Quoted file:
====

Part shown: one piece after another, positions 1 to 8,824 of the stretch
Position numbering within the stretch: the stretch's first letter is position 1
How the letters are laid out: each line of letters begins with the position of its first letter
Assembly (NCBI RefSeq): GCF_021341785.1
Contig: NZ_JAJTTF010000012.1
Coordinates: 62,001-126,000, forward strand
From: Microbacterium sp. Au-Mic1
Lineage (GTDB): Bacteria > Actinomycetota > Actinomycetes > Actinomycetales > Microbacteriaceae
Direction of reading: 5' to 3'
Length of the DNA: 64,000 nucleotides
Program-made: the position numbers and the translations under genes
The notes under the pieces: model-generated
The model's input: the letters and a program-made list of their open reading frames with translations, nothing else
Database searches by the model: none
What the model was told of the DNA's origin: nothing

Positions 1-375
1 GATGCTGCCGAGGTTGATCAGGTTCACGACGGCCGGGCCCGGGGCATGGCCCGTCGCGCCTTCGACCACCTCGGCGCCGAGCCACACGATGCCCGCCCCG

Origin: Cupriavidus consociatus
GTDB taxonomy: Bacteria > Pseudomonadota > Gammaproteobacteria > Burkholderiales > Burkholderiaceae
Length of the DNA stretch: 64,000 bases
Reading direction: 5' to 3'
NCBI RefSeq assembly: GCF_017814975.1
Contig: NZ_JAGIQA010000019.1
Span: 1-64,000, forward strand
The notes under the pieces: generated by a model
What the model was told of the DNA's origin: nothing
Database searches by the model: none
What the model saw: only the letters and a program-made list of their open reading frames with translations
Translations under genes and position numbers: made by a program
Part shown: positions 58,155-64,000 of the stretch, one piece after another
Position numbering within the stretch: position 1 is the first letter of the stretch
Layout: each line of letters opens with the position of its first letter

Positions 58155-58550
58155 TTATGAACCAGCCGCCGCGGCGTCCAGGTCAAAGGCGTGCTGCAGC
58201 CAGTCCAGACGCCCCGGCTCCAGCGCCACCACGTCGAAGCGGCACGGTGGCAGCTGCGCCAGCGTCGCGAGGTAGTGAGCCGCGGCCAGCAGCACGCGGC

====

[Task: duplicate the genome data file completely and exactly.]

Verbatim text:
Part shown: one piece after another, positions 1 to 8,824 of the stretch
Position numbering within the stretch: the stretch's first letter is position 1
How the letters are laid out: each line of letters begins with the position of its first letter
Assembly (NCBI RefSeq): GCF_021341785.1
Contig: NZ_JAJTTF010000012.1
Coordinates: 62,001-126,000, forward strand
From: Microbacterium sp. Au-Mic1
Lineage (GTDB): Bacteria > Actinomycetota > Actinomycetes > Actinomycetales > Microbacteriaceae
Direction of reading: 5' to 3'
Length of the DNA: 64,000 nucleotides
Program-made: the position numbers and the translations under genes
The notes under the pieces: model-generated
The model's input: the letters and a program-made list of their open reading frames with translations, nothing else
Database searches by the model: none
What the model was told of the DNA's origin: nothing

Positions 1-375
1 GATGCTGCCGAGGTTGATCAGGTTCACGACGGCCGGGCCCGGGGCATGGCCCGTCGCGCCTTCGACCACCTCGGCGCCGAGCCACACGATGCCCGCCCCG

Origin: Cupriavidus consociatus
GTDB taxonomy: Bacteria > Pseudomonadota > Gammaproteobacteria > Burkholderiales > Burkholderiaceae
Length of the DNA stretch: 64,000 bases
Reading direction: 5' to 3'
NCBI RefSeq assembly: GCF_017814975.1
Contig: NZ_JAGIQA010000019.1
Span: 1-64,000, forward strand
The notes under the pieces: generated by a model
What the model was told of the DNA's origin: nothing
Database searches by the model: none
What the model saw: only the letters and a program-made list of their open reading frames with translations
Translations under genes and position numbers: made by a program
Part shown: positions 58,155-64,000 of the stretch, one piece after another
Position numbering within the stretch: position 1 is the first letter of the stretch
Layout: each line of letters opens with the position of its first letter

Positions 58155-58550
58155 TTATGAACCAGCCGCCGCGGCGTCCAGGTCAAAGGCGTGCTGCAGC
58201 CAGTCCAGACGCCCCGGCTCCAGCGCCACCACGTCGAAGCGGCACGGTGGCAGCTGCGCCAGCGTCGCGAGGTAGTGAGCCGCGGCCAGCAGCACGCGGC